It is awe-inspiring, and terrible, to think of the historical events that some of those we label “the elderly” have lived through.

I have recently been reading When Hitler Stole Pink Rabbit by the children’s book author and illustrator Judith Kerr, of Mog fame. Judith and her parents and brother, German Jews, escaped from Nazi Germany in March 1933, two days before their passports were going be seized. Judith was nine years old. They fled first to Zurich and then to Paris, and finally in 1936 to London, thus avoiding the death camps where six million other Jews, including 1.5 million children, were murdered.

The book is written from an authentically childlike perspective and is therefore amusing and upbeat, like the young Judith herself, who was barely aware of the dark cloud hanging over Europe’s Jews. She felt she and her beloved family were on a great adventure.

A reward was offered to anyone who returned her father Alfred, a famous critic of the Nazis, to Germany. Alfred cheerfully reassured his children Hitler would never get him, but the family had a chillingly close shave changing trains en route from Zurich to Paris. A porter, perhaps deliberately, led them to the Stuttgart train instead of the Paris train. They only realised the “mistake” in the nick of time. How differently things might have turned out.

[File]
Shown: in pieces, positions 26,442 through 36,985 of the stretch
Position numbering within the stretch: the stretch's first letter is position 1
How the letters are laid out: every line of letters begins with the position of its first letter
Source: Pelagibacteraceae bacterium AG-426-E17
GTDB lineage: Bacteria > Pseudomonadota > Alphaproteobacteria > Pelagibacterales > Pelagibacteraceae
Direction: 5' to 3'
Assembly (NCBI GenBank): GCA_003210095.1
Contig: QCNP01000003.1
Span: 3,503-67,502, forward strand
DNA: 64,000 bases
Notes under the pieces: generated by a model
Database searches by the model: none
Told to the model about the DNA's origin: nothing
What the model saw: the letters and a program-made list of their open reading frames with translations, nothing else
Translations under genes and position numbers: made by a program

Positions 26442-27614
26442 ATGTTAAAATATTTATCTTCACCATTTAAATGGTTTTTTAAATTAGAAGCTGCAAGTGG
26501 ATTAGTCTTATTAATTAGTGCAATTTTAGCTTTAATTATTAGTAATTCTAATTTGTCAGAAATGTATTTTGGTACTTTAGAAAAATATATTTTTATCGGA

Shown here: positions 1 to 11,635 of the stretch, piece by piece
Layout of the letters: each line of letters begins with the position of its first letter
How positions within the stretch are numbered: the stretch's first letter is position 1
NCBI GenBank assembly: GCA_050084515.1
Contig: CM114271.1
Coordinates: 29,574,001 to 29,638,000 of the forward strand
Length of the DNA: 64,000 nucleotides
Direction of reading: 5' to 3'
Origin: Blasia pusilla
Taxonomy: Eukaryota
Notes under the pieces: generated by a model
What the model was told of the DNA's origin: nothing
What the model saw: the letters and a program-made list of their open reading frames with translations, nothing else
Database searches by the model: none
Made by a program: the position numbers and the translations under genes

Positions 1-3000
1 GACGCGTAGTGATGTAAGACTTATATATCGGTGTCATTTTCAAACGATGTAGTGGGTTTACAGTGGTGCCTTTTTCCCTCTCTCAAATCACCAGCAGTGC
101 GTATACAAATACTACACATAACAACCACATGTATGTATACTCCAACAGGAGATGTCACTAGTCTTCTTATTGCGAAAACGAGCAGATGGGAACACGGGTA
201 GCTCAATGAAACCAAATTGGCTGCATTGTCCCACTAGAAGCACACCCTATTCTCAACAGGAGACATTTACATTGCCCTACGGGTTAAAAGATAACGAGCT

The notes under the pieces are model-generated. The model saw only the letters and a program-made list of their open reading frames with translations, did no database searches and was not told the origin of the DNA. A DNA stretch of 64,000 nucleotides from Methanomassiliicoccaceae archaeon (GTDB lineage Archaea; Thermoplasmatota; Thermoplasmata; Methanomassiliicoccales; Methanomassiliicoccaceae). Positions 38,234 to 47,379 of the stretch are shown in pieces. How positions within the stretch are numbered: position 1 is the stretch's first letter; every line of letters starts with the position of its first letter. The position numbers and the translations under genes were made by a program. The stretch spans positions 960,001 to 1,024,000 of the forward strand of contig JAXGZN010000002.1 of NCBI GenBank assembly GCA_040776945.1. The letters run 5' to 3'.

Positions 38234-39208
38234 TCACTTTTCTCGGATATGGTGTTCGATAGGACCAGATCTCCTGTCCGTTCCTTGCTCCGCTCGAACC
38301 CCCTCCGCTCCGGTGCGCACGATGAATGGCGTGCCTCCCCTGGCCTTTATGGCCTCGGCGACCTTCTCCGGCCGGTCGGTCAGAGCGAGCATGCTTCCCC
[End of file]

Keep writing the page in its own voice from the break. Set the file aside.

Judith Kerr is now 93 and has lived for over half a century in the same house in south London. She has continued to work well into her tenth decade; this summer, she was presented with the BookTrust lifetime achievement award. But if you didn’t know this diminutive, white-haired lady, and passed her on the street, you could not possibly know that she carries with her such memories, of growing up in Weimar Germany, Paris and London, and living through the Blitz.

It seems almost fantastical to think that among those we sit next to in cafes, or glimpse through the net curtains of care home windows, are men and women who have lived such lives.

Too often, as a society, we see older people not as individuals, but as an amorphous mass and a problem. We learned this week that the number of Scots living past 100 has increased by two thirds in the last decade, prompting the usual comment about pressure on health and social care services. Often, the term used is “burden” – I’m afraid I have used it myself in comment and news reports over the years.

One could argue that at least “burden” has the distinction of being candid, in the context of NHS services. But it is also disrespectful and unfair, and feeds into a narrative about older people that portrays them as having less value than the young. It is time that changed. Today’s centenarians – and nonagenarians and octogenarians – have lived through the biggest social and technological changes in history. Among today’s “bed-blockers” are men and women who served in the Second World War; some can even remember the First World War. They were born in a pre-antibiotic age when telephones were luxuries, silent films were the height of modernity and Britain ruled an empire. Now, they are living in the age of cloning, internet telecoms and laser eye surgery.

They will not be with us forever, and we are idiots if we fail properly to honour and appreciate their unique, precious and irreplaceable experience while they are still here to talk to, learn from and cherish.